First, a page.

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Return of the longfin eel

The arrival of the longfin eel to Wairarapa will be celebrated this year. PHOTO/GETTY IMAGES


Every spring, eels arrive in Wairarapa waters from their spawning grounds in the deep sea.

On October 28, this journey will be celebrated with a storytelling trip down the western side of Wairarapa Moana.

The event, TUNA!, will conclude with a mihi to the longfin eel at Lake Onoke near Palliser Bay and will involve all types of Wairarapa people: people from Rangitane o Wairarapa, Ngati Kahungunu, storytellers, authors, poets, and artists.

It is the second time the event will be held in Wairarapa.

The longfin eel is endemic to Aotearoa/New Zealand but is classified as threatened by the Commissioner for the Environment.

TUNA! is a significant symbolic act: to welcome the eel back at a time when it is threatened.

The event aims to increase appreciation for the eel, to acknowledge its importance in the health of our rivers, and to celebrate the ancient fish by telling historical and mythical stories.

TUNA! expresses sorrow for the plight of the eel and hopes for a healthier future.

Wairarapa has long been a significant region for the longfin eel: the fish live in the 130km long Ruamahanga River; most Wairarapa streams, the National Wildlife Centre at Pukaha Mount Bruce maintains an eel sanctuary; Papawai Marae in South Wairarapa operates an eel-watching platform; and Lake Wairarapa is the country’s second largest eel habitat.

Joe Potangaroa, author of Tuna kuwharuwharu and storyteller, said, “There are hundreds of rich stories about tuna and their relationship with the tangata whenua and early pakeha settlers in the Wairarapa that are not known in the wider community, and we feel it is important to share some of them”.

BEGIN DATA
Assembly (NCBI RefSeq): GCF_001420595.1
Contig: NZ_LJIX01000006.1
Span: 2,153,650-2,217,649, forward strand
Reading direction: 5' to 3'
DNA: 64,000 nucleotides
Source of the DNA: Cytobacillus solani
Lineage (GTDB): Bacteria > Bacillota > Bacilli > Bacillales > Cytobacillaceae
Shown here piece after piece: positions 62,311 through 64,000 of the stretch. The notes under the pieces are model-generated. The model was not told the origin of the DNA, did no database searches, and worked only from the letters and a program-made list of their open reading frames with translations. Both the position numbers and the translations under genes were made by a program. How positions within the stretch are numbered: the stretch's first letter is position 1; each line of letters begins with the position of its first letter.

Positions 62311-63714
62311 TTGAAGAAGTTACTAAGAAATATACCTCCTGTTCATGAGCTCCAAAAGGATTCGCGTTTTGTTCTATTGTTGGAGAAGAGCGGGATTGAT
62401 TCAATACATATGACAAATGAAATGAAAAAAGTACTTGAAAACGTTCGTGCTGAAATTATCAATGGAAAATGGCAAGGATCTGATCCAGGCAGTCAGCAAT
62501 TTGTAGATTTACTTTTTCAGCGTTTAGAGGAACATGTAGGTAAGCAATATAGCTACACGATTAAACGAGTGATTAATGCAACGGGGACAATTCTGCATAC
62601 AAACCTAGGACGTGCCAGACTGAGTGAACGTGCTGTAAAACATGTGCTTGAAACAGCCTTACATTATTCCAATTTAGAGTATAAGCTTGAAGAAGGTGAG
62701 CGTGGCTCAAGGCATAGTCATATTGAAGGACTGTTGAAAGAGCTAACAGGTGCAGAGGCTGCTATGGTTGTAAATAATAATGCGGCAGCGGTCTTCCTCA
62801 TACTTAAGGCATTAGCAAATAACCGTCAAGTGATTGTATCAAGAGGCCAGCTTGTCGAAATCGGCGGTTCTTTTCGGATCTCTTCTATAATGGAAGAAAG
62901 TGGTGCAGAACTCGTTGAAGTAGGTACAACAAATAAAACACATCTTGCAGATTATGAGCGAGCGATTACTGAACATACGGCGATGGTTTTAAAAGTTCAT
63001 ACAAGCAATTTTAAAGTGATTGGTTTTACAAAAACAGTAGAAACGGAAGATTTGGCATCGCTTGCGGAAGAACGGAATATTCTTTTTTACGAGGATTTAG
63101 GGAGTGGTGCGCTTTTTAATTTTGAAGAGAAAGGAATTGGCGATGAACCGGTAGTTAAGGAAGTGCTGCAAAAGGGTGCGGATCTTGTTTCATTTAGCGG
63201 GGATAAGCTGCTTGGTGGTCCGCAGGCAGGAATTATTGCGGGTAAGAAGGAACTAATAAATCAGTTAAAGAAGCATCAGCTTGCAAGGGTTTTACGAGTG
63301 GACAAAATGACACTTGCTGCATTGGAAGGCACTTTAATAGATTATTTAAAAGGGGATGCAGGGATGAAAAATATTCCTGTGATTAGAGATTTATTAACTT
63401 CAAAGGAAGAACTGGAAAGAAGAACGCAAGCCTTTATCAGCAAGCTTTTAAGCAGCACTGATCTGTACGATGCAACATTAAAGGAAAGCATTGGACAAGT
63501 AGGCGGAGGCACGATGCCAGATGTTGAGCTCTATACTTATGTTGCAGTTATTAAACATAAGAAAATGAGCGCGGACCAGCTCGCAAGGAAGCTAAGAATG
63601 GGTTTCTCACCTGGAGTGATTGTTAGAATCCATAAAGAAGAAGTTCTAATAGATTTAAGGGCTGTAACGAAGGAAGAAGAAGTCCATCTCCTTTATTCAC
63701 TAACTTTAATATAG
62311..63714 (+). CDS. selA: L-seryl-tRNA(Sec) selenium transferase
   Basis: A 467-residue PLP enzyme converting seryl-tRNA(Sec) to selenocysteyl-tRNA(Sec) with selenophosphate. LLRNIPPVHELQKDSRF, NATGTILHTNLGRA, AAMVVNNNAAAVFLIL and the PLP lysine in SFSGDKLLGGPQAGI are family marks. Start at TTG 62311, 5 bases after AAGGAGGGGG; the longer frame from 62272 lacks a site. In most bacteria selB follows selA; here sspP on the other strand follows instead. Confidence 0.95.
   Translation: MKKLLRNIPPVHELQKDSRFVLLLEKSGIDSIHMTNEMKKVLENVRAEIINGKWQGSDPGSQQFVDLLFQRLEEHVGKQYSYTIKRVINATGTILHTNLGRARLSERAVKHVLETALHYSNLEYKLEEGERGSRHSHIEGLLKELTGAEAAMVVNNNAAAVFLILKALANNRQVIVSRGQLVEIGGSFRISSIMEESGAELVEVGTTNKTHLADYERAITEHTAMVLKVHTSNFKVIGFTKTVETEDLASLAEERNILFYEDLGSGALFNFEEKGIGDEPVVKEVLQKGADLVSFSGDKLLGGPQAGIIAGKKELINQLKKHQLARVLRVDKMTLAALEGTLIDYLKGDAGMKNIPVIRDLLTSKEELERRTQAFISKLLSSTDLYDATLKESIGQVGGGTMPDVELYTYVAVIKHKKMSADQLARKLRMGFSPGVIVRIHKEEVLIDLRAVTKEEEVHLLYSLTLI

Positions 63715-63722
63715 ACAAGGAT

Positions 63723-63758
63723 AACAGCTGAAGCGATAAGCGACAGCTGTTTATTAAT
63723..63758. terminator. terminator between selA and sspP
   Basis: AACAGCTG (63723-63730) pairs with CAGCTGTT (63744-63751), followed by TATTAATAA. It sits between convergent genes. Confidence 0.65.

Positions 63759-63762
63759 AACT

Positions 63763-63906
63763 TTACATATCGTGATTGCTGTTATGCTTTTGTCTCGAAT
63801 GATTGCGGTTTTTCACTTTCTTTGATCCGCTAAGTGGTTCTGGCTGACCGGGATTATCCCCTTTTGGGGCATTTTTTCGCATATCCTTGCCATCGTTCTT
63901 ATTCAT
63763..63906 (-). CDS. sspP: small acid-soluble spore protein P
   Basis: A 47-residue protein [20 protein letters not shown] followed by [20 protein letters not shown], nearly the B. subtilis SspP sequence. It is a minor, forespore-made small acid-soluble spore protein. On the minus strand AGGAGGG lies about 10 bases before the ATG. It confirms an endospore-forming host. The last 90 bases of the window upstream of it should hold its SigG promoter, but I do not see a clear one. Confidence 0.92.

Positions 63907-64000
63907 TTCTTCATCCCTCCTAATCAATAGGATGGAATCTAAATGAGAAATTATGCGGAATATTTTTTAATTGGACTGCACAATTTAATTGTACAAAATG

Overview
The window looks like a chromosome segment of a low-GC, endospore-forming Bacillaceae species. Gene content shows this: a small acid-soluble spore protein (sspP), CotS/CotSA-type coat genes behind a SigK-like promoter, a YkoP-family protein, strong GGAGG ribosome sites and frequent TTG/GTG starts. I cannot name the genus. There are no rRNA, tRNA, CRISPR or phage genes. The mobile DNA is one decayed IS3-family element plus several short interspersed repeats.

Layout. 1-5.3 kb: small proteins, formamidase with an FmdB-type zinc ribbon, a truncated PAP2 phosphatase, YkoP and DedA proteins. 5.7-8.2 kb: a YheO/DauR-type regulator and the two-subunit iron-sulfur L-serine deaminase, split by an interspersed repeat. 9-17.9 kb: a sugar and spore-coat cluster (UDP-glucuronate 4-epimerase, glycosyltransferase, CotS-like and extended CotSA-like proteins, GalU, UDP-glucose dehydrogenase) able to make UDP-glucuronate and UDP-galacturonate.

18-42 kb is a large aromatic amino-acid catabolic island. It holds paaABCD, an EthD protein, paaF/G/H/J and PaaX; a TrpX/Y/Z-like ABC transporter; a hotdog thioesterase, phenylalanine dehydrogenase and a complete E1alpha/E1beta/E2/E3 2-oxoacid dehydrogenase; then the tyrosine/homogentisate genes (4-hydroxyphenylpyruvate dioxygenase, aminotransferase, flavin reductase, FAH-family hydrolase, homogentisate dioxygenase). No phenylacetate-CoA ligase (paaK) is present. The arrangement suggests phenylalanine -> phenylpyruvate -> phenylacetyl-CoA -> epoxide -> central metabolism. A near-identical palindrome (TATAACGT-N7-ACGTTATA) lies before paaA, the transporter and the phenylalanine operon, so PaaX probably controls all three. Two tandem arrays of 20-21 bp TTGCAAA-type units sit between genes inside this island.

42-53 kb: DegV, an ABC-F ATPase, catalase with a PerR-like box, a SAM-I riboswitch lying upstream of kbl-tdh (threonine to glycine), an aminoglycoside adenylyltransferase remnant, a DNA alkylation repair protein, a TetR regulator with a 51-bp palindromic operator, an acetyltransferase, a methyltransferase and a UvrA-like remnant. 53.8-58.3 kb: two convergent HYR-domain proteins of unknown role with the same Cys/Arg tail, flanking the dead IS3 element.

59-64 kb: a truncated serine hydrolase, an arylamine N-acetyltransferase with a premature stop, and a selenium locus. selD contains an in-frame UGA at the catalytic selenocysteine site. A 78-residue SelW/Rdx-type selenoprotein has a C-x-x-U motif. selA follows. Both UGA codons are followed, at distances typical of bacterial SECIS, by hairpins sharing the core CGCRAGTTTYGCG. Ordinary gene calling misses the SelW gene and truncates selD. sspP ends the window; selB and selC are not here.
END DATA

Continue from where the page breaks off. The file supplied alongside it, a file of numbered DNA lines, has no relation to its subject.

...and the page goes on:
A highlight of TUNA! is the round-trip bus ride down the western side of the lake on October 28 from 8.30am-4pm.

The trip will stop at the region’s traditional eel returning point at Lake Onoke and Lake Ferry on the South Wairarapa coast where a short ceremony will take place.

Kai Karanga will call them, and Rangitane O Wairarapa Cultural Adviser Mike Kawana will mihi to the elvers – young eels.

The event includes stops for stories at Featherston Domain, the Department of Conservation stopping site, Alsops Bay, Pounui Lagoon, Kiriwai, Ocean Beach Barrage Gates and Lake Onoke.

Gaye Sutton, initiator of the first TUNA! event and former convenor of Glistening Waters Storytelling Festival said, “I am inspired by the still mysterious lifecycle of the eel, and the many old and new stories surrounding them and fearful for the future of them if we don’t care for our waterways”.

“In 2013, I approached Mike Kawana and Joe Potangaroa about creating a performance piece in Kokomai,” she said.

“It was their suggestion to greet or mihi the eels – TUNA! was born.

“Now, five years on, a small group, including Mike Kawana, Rawiri Smith, Madeleine Slavick, Jade Waters, Gareth Winter and I are still wanting to honour the tuna and remind ourselves that the rivers and streams still need our help”.

  • ‘TUNA! – The return of the eel’ will be held on Saturday October 28 at 8.30am until 4pm.
  • For tickets and further information, contact [email protected]



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Emily Ireland
Emily Ireland
Emily Ireland is Wairarapa’s Local Democracy Reporter, a Public Interest Journalism role funded through NZ On Air. Emily has worked at the Wairarapa Times-Age for seven years and has a keen interest in council decision-making and transparency.

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